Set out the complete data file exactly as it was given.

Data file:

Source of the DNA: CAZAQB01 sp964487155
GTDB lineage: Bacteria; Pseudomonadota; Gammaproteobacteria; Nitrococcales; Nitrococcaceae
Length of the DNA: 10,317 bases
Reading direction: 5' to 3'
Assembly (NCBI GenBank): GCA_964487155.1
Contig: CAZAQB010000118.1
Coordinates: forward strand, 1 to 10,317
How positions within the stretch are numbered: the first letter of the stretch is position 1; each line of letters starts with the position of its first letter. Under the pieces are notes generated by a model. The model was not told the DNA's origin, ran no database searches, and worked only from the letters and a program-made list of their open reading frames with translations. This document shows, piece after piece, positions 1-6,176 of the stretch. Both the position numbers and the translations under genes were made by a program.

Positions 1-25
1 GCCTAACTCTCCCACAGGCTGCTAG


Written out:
Source of the DNA: CAZAQB01 sp964487155
GTDB lineage: Bacteria; Pseudomonadota; Gammaproteobacteria; Nitrococcales; Nitrococcaceae
Length of the DNA: 10,317 bases
Reading direction: 5' to 3'
Assembly (NCBI GenBank): GCA_964487155.1
Contig: CAZAQB010000118.1
Coordinates: forward strand, 1 to 10,317
How positions within the stretch are numbered: the first letter of the stretch is position 1; each line of letters starts with the position of its first letter. Under the pieces are notes generated by a model. The model was not told the DNA's origin, ran no database searches, and worked only from the letters and a program-made list of their open reading frames with translations. This document shows, piece after piece, positions 1-6,176 of the stretch. Both the position numbers and the translations under genes were made by a program.

Positions 1-25
1 GCCTAACTCTCCCACAGGCTGCTAG